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The Labour Market Integration of Immigrants and their Children in Austria

The Labour Market Integration of Immigrants and their Children in Austria

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The Labour Market Integration of Immigrants and their Children in Austria

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  1. The Labour Market Integration of Immigrants and their Children in Austria Thomas Liebig & Karolin Krause International Migration Division Directorate for Employment, Labour and Social Affairs OECD Vienna, 24 November 2011

  2. The immigrantpopulation:relatively large and a favourable origin-country mix • 25% of the population in Austria have at least one foreign-born parent • The majority of immigrants have arrived after the fall of the Iron Curtain Composition of the immigrant population in Austria in 2009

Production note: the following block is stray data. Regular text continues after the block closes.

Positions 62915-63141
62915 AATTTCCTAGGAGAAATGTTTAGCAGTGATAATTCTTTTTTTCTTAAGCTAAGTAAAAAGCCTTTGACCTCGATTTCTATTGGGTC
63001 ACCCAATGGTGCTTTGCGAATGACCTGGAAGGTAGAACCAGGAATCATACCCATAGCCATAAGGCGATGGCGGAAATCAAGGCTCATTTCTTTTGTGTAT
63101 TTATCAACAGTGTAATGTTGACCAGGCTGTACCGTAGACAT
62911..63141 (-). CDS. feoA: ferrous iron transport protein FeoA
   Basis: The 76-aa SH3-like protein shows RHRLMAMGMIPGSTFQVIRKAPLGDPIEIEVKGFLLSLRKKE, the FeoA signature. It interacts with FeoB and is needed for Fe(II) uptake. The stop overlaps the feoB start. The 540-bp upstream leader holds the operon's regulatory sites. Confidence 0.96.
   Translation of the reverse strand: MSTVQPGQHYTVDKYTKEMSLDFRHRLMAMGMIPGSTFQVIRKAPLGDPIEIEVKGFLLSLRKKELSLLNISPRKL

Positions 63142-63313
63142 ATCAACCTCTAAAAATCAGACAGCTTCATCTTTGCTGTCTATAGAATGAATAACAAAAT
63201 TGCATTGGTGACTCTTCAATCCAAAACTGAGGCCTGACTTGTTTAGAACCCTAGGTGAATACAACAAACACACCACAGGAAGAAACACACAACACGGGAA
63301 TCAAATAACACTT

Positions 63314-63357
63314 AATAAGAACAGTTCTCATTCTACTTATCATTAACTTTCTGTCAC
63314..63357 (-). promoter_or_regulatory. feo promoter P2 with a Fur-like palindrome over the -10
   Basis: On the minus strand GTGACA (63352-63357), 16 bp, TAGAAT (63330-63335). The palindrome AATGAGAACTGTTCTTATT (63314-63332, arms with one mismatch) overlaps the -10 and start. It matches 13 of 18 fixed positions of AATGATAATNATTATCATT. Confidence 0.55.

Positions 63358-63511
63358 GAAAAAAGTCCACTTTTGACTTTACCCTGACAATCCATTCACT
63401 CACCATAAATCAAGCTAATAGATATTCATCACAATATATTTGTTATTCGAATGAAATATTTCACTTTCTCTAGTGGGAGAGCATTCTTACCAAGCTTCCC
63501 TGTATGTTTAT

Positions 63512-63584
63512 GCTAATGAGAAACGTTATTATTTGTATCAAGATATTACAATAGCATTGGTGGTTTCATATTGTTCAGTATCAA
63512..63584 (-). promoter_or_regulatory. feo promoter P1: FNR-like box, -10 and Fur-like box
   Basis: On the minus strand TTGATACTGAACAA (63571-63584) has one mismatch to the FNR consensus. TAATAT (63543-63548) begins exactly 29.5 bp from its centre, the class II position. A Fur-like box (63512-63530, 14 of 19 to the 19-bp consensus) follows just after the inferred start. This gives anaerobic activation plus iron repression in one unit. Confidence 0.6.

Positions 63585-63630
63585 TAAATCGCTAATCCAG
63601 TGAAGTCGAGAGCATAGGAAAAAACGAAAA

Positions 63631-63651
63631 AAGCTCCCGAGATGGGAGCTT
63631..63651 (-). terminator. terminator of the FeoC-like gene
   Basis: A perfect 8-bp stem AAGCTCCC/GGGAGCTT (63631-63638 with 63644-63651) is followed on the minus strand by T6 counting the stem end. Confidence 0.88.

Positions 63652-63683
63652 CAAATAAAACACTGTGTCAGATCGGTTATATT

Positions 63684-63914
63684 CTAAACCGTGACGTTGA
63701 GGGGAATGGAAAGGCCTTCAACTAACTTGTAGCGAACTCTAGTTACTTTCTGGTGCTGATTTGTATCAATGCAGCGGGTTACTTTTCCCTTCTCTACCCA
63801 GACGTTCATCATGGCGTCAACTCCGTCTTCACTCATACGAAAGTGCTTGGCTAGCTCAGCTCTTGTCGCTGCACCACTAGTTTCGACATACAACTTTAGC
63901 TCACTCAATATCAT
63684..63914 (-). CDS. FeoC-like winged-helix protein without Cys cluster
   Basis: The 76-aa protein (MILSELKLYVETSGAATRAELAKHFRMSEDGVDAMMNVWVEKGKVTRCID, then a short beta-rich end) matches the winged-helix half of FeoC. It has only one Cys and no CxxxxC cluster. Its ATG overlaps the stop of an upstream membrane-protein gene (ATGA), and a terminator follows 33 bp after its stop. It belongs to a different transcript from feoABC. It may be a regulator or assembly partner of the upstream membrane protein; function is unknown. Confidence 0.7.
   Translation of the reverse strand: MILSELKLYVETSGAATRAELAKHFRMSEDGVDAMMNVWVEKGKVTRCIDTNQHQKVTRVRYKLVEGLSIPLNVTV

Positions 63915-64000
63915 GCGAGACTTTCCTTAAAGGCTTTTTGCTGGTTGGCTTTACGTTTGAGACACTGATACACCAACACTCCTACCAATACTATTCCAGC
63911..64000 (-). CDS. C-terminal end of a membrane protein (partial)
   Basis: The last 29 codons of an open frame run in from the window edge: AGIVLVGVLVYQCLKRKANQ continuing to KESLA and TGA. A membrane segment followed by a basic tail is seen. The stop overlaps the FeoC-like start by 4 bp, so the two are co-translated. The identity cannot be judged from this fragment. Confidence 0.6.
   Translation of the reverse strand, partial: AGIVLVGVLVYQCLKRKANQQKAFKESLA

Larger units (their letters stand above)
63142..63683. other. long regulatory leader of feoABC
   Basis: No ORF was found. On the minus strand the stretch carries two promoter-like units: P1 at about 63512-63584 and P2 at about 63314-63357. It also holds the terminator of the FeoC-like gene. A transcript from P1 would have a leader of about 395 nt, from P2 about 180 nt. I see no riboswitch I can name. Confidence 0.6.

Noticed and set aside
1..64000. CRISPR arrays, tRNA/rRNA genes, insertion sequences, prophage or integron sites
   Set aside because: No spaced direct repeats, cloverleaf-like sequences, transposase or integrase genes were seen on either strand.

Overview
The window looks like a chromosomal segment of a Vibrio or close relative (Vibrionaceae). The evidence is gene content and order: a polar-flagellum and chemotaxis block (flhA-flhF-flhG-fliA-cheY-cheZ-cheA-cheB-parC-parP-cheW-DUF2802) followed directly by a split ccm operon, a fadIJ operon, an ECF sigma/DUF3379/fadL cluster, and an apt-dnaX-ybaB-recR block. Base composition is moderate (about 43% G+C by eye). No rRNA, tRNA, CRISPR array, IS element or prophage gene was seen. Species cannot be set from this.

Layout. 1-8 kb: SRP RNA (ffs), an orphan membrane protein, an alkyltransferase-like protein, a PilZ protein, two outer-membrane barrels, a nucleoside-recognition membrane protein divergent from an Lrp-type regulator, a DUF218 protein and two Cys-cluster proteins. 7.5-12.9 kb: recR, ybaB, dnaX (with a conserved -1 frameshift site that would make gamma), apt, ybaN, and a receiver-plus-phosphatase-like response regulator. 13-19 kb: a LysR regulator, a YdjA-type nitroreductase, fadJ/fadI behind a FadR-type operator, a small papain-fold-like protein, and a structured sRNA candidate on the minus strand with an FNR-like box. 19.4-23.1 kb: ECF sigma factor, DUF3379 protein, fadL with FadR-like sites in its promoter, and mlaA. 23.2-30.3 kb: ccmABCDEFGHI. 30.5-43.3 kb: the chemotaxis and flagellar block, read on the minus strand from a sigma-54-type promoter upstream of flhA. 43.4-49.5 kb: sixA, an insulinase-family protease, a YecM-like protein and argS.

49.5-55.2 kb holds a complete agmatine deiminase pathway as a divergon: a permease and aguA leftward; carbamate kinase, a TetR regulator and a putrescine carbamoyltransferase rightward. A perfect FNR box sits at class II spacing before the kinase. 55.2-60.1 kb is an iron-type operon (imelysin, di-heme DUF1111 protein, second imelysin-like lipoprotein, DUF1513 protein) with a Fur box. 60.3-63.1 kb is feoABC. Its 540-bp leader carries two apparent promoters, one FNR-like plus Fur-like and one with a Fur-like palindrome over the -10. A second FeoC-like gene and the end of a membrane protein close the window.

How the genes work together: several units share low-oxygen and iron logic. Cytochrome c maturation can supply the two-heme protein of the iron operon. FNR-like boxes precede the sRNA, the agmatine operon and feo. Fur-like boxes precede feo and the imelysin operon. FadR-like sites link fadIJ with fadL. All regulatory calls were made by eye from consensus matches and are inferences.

3. Overall labour market outcomes are close to the OECD average,in particular for men Employment-population ratio of immigrants and native-born, men aged 15-64, in Austria and selected other OECD countries, 2009

  4. The integration infrastructure in Austria:a rather complex and limited setting • Multitude of actors • No structured integration programme • Language training targets that are modest at best, with no link to the labour market • Lack of research and evaluation • Many small-scale, time-limited integration measures with multi-level financing • Separate work-permit system for (some) new arrivals • Recent improvements: • Facilitation of labour market access • Targeted training programmes to place immigrants in shortage occupations (example of good practice for other OECD-countries) • The whole against the backdrop of a rather flexible labour market with low unemployment and a strong role of the social partners.

  5. RecommendationsImprove the integration framework • Establish a structure for better experience-sharing and co-ordination of integration policy at the federal level. • Overcome the current deficit in research and evaluation. • Reduce the complexity of the work-permit system and abolish the remaining obstacles to the labour market access of permanent immigrants.